An arm isn't made to take that kind of abuse, and it snapped. Badly. It required two surgeries, more x-rays than I'll ever be able to remember, and follow-up appointments that lasted until about a week ago. His arm is, for all intents and purposes, healed. The bone still has a slight curve, but the surgeon doesn't anticipate any problems. Connor has recovered full range of motion, and that's the most important thing right now.

I regularly wake up in a panic, as I imagine him falling over, and over, and over. Every time it's shocking - and every time I am so grateful that he lands on his arm and not his back or neck.

As traumatic as the whole thing remains for me, Connor has mostly forgotten it. What a powerful thing memory can be. We were playing hooky a few weeks ago at the ice cream store and we ran into a friend of his, who had just broken his arm. His friend was in a lot of pain. As we were leaving the store, Connor remarked "I'm glad it didn't hurt that much when I broke my arm".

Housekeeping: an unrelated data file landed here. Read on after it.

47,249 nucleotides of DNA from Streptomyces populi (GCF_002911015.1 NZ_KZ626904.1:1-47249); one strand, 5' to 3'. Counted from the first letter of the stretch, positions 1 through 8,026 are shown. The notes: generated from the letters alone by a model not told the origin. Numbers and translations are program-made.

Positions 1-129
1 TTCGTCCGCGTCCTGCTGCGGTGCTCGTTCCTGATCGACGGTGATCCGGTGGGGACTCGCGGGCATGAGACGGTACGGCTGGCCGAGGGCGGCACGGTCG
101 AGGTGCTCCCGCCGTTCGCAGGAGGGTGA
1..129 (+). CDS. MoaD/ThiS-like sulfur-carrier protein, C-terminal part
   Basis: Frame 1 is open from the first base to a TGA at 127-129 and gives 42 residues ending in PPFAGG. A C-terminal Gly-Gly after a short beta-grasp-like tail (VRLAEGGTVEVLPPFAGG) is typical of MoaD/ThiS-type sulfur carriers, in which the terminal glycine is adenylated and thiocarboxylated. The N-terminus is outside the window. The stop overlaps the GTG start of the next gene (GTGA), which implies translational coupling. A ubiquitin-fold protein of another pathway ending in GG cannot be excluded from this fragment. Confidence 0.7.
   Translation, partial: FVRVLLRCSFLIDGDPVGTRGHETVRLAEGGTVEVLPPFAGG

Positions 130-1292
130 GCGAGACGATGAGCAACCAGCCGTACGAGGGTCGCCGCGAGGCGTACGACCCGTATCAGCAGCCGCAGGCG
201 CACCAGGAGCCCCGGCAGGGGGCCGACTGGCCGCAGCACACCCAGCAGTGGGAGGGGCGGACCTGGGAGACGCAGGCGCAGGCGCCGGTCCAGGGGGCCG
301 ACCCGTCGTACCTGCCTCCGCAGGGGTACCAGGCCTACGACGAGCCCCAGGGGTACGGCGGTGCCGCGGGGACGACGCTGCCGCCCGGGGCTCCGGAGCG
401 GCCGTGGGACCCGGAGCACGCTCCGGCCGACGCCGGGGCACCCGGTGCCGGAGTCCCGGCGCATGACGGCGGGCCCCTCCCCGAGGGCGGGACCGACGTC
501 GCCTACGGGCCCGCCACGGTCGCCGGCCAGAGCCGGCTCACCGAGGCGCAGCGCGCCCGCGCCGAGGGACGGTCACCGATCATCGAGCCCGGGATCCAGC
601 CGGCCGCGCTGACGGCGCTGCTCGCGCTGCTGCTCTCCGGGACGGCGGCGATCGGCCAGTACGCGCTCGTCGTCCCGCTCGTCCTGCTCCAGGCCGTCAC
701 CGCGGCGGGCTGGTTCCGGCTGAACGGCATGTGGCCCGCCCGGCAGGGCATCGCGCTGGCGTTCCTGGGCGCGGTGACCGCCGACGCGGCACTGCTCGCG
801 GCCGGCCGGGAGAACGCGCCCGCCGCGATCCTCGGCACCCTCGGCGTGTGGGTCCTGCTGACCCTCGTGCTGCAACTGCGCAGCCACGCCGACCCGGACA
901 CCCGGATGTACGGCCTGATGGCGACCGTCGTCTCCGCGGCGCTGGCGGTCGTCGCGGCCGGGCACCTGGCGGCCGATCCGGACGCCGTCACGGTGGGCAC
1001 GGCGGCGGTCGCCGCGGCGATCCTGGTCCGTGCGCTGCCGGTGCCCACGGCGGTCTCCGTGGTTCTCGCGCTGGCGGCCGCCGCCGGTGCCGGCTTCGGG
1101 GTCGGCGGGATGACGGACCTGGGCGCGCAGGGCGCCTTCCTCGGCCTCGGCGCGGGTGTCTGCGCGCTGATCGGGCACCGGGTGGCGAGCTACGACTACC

I did a double-take. Not painful? I guess that's how the mind heals.

Someday, I hope mine does, too.


Sunday, October 13, 2013

Nerf Sleepover Birthday Party

Connor had more birthday parties than any 8 year old should have this year. But finally, after two months of celebrating, I believe he has come to the realization that it's time to look to pursuits outside celebrating himself to fill his free time. The finale was a sleepover party.

Yes. I am insane.

Connor's plan was to invite several boys over, serve them cucumbers and brown rice, and then play xBox all night. I decided we'd skip the dinner and told him he had to come up with a few activities for everyone, because monitoring kids fighting over an xBox is not my idea of a grand time.

So he came up with Nerf gun fight.